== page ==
In high school in Van­cou­ver, Mor­ris was a tin­kerer. He was hap­pi­est play­ing with com­put­ers and elec­tron­ics or work­ing on projects in shop class. His girl­friend, Mary de Bruyn, was more into lit­er­a­ture. Mor­ris went on to study physics at the Uni­ver­sity of Bri­tish Columbia and the Uni­ver­sity of Toronto, and de Bruyn, now his wife, stud­ied clas­sics. They feel they found par­al­lel paths. “The clas­si­cists are the physi­cists of the hu­man­i­ties,” Mor­ris says. “They don’t do things in trans­la­tion. They learn Latin and Greek. We used

to know a guy who could sight-read hi­ero­glyph­ics. He could look at a pic­ture of an an­cient tem­ple and just read it.” Mor­ris mas­tered a dif­fer­ent lan­guage, one cre­ated not by an­cient peo­ples but by na­ture. It is a vo­cab­u­lary of spi­rals and branches, of curved rivers and cracked earth, of poly­gons, frac­tals, waves, spots, and stripes. And ev­ery time he watches a wa­ter droplet freeze at the end of one of his ici­cles, Mor­ris inches closer to un­der­stand­ing where nat­u­ral or­der and pat­terns come from.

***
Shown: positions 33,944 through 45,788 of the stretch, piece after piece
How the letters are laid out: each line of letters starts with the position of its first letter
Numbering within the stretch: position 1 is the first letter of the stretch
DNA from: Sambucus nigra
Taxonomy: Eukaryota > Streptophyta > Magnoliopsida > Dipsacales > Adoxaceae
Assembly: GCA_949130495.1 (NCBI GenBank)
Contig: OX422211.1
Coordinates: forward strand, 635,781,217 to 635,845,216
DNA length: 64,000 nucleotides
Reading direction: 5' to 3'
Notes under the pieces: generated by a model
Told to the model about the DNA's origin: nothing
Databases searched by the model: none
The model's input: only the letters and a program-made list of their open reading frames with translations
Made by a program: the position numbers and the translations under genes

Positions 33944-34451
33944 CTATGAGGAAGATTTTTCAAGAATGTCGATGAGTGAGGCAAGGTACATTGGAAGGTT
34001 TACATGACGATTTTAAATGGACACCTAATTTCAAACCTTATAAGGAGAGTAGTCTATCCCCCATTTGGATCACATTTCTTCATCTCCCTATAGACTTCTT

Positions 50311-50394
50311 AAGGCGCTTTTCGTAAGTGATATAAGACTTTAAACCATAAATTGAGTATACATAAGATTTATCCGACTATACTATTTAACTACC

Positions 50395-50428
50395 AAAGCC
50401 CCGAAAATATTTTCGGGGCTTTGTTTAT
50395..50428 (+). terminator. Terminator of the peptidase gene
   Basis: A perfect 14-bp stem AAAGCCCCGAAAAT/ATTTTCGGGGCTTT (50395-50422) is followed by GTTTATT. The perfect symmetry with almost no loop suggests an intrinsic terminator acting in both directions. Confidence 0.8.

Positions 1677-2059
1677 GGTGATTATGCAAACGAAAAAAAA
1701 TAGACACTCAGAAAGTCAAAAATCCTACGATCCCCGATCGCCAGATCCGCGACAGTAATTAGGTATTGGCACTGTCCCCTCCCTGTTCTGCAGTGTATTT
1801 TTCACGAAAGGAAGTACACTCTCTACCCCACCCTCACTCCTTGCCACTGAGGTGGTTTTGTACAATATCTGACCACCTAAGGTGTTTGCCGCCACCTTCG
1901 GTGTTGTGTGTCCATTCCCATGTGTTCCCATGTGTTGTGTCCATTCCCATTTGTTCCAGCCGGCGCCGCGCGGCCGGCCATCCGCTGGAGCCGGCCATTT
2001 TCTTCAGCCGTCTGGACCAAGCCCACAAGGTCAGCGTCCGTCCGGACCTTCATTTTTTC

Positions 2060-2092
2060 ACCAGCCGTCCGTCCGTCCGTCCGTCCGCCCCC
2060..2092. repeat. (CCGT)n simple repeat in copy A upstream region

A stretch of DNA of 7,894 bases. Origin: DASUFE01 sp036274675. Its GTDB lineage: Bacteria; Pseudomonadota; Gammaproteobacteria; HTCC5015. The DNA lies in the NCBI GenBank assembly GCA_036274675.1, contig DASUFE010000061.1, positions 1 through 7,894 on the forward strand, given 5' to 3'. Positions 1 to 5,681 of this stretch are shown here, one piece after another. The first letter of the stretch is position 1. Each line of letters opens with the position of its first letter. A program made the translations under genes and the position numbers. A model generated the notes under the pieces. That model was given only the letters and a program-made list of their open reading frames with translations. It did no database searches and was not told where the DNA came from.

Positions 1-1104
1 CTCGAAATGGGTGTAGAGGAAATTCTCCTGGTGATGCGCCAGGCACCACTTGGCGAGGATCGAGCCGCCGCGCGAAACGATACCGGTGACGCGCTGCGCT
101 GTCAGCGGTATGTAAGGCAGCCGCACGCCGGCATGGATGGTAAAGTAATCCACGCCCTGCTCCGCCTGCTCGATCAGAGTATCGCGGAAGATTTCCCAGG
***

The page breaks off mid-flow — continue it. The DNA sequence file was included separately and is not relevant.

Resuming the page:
Geo­mor­phol­o­gists of­ten spend their time in the field, clam­ber­ing over rock for­ma­tions or study­ing ero­sion. But, as a physi­cist, Mor­ris is more at home in his jam-packed lab full of spools of coloured wire and bot­tles of chem­i­cals, hun­ker­ing over ex­per­i­ments that re­veal the essence of pat­tern for­ma­tion. Nat­u­ral ici­cles, for ex­am­ple, are sub­ject to in­con­sis­tent nat­u­ral el­e­ments, in­clud­ing rain and wind. Here in the lab, Mor­ris can con­trol vari­ables like tem­per­a­ture, air tur­bu­lence, and wa­ter flow, al­low­ing him to nar­row down the fac­tors that might trig­ger emer­gent prop­er­ties.his work strips away the mess and noise of the nat­u­ral world, leav­ing him with pre­ci­sion and sim­plic­ity.

Mor­ris re­calls the mo­ment he first dis­cov­ered the visual po­etry of pat­terns. In 1990, dur­ing a rou­tine ex­per­i­ment for his PHD at the Uni­ver­sity of Toronto, he was grad­u­ally in­creas­ing the elec­tri­cal volt­age run­ning across liq­uid crys­tal. Noth­ing hap­pened, and then, seem­ingly out of nowhere, rapidly whirling spi­rals ap­peared. He could see mul­ti­coloured pin­wheels whip­ping around in a highly or­ga­nized pat­tern. Mor­ris was stunned. “The mo­ment that I saw this changed my life, and I can­not be un­emo­tional about it,” he says. “I like the physics and I like the math, but my in­ter­est and my mo­ti­va­tion is be­cause I saw this thing.”